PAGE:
Don Josephus Raphael Eblahan: Pre-production entailed a lot of strict storyboarding. Since I was both directing and doing cinematography, I had more control of the image. This also meant that if we were on-set and I realized that a certain shot didn’t work, it was also easy to just move on from it and adapt accordingly.

On the days leading up to the film, I had often been sleepless, thinking a lot about the specific shots I wanted to achieve. However, with unexpected weather changes, and unpredictable changes of plans, it was also easy to let go of any preconceived ideas and experiment along the way.

PH: How is the film inspired by your hometown? 

Don Josephus Raphael Eblahan: Most of the film’s content is inspired by the vibrant cultural symphony of the Cordilleran north – particularly in my hometown of La Trinidad, where Indigenous cowboys and horses roam the space just as much as daily commuters, public transportation, and tourists. As someone who has grown up in my adolescent years among such saturated imagery, I can’t help but to make an ode to my beloved hometown. 

PH: What types of challenges did you encounter? 

Don Josephus Raphael Eblahan: The production was a bit challenging as we had chosen to film during the COVID Pandemic. However, while filming, we also encountered a typhoon surge, a few challenging hikes with a very playful horse, and having to work alongside harsh terrain. It was all part of the fun and a lifelong experience to cherish! 

PH: Can you talk about why you chose to shoot with the Pocket Cinema Camera 4K? How did it help elevate the shots you were trying to achieve?

Don Josephus Raphael Eblahan: The Pocket Cinema Camera 4K was quite perfect for our production needs. It was light, minimal, and could capture amazing images. In particular, the Pocket Cinema Camera 4K allowed us to not have the daunting presentation of a large crew as we didn’t use much lights, thankfully due to the camera’s amazing low-light capability. The minimalism produced amazing performances from our (non)actors, as the crew wasn’t so big and intimidating, and we could easily be adaptable to what they gave us creatively.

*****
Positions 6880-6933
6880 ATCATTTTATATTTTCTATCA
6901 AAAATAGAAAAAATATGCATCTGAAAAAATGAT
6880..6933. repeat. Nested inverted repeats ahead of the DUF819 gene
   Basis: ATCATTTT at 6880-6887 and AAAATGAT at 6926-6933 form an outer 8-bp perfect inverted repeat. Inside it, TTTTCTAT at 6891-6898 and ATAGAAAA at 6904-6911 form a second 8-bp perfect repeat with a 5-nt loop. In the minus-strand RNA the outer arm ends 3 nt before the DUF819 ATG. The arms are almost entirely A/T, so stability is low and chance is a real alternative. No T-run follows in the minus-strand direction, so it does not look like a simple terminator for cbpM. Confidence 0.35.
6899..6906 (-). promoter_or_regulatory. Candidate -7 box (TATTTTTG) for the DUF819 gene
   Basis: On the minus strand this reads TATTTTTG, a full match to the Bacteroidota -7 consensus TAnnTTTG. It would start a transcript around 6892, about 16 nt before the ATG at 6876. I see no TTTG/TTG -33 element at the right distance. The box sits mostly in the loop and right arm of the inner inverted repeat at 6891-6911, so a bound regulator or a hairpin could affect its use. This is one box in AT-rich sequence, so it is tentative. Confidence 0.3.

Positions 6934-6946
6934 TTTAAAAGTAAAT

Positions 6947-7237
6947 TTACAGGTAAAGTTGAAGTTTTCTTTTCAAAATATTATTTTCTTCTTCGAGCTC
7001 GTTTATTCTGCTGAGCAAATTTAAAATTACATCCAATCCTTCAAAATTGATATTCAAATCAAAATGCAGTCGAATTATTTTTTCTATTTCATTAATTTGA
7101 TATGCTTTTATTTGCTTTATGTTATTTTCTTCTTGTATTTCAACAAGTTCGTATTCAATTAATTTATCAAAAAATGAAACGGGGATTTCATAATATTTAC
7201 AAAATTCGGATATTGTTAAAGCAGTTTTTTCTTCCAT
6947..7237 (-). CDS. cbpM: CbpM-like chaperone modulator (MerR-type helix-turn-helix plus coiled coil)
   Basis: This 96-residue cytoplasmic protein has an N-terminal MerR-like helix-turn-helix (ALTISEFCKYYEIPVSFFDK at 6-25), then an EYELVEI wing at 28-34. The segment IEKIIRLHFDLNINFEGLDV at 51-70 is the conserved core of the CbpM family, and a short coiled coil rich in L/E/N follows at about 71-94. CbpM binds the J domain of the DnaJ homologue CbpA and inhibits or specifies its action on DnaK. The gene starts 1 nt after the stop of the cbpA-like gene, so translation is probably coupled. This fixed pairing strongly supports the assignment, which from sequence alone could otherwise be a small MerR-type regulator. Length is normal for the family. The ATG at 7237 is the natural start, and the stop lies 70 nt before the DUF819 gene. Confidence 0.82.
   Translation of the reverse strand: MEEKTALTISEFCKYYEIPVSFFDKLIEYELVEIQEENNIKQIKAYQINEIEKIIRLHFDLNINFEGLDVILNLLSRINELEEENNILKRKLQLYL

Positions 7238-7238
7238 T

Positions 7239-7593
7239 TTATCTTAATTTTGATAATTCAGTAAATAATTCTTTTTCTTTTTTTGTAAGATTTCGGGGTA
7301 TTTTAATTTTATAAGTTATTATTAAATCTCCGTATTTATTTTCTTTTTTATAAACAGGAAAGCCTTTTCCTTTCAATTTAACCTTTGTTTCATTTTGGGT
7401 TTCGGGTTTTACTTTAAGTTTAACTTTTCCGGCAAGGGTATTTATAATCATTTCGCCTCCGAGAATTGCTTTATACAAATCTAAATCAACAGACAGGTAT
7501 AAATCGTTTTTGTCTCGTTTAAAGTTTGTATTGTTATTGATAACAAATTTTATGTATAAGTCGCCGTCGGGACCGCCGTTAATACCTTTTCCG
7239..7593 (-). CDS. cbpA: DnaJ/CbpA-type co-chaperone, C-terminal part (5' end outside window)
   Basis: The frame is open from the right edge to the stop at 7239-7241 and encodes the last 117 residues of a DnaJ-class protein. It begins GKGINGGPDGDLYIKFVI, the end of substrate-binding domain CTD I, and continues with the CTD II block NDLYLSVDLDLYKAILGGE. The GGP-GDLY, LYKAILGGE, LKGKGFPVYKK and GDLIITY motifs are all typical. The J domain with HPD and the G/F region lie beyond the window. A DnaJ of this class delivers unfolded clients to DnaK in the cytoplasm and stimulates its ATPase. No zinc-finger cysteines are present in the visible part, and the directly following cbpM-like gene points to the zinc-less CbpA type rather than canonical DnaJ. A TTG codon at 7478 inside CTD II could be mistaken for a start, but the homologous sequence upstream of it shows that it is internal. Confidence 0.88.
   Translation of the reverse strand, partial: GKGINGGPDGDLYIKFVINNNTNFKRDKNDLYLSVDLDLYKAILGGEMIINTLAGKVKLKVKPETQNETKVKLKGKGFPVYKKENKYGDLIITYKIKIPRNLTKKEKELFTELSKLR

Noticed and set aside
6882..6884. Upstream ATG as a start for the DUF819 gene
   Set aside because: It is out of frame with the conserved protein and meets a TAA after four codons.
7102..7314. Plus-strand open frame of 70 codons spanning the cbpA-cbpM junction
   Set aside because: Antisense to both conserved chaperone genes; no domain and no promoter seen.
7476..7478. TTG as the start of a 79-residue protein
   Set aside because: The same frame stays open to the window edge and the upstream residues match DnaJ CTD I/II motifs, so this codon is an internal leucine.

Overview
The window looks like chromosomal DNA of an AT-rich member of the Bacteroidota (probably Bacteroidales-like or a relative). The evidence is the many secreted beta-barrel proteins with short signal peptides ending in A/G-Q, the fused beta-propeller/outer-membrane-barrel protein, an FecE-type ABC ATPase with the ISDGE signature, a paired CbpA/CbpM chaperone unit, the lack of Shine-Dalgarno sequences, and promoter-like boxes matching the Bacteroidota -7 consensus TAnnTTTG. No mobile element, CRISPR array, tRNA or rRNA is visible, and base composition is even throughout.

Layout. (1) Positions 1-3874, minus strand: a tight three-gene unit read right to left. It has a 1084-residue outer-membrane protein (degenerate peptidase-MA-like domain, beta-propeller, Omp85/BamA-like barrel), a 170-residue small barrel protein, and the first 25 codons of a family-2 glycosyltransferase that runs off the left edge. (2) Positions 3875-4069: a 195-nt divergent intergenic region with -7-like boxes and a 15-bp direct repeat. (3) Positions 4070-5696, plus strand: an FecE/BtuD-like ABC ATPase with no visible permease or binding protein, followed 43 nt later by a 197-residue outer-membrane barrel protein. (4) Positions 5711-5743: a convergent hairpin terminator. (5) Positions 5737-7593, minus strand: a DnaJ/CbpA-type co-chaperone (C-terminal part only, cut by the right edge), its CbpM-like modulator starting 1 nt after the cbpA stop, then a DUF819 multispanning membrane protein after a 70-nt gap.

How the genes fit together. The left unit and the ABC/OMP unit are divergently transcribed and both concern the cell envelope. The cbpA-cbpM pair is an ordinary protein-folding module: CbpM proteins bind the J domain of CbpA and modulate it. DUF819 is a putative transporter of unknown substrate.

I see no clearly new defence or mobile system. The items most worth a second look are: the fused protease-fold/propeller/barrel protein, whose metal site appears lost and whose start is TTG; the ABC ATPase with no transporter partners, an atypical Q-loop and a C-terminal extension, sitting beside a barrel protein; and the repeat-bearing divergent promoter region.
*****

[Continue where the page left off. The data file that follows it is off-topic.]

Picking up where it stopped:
PH: In your opinion, what’s one characteristic that every successful DP should have? 

Don Josephus Raphael Eblahan: I am still constantly learning from actual DPs who have honed their techniques and skills in painting with light, movement, and scientifically/spiritually approaching their color discipline. However, I believe what has helped me the most was the ability to be reflective with the work as I am doing it. It’s a labor intensive job, but the constant reminder of the beauty of the craft, the beauty of the locations, and taking in the experience while capturing it all is something that makes the work very rewarding. This, and being a respectful and efficient communicator – which is pretty much a requirement for any good collaborator!

PH: What other projects are you working on this year (that you can share)? 

Don Josephus Raphael Eblahan: I am currently in-development for a feature film, another meditative neo-western, currently going through rounds of revisions in the writing room. At the same time, another short film is in-development, currently gearing up for production for 2022. This time, it’s a nautical-western.

About Don Josephus Raphael Eblahan

Don Josephus Raphael Eblahan (b.1996, Philippines) is an independent filmmaker born of Ifugao and Visayan descent. Eblahan’s works explore themes of trauma, spirituality, and nature told through the cosmic lens of post-colonial spaces and Indigenous identities. In 2021, Eblahan’s film Hilum won the Student Prize at Clermont-Ferrand International Short Film Festival. Eblahan’s film The Headhunter’s Daughter premiered at the 2022 Sundance Film Festival, where it won the Short Film Grand Jury Prize.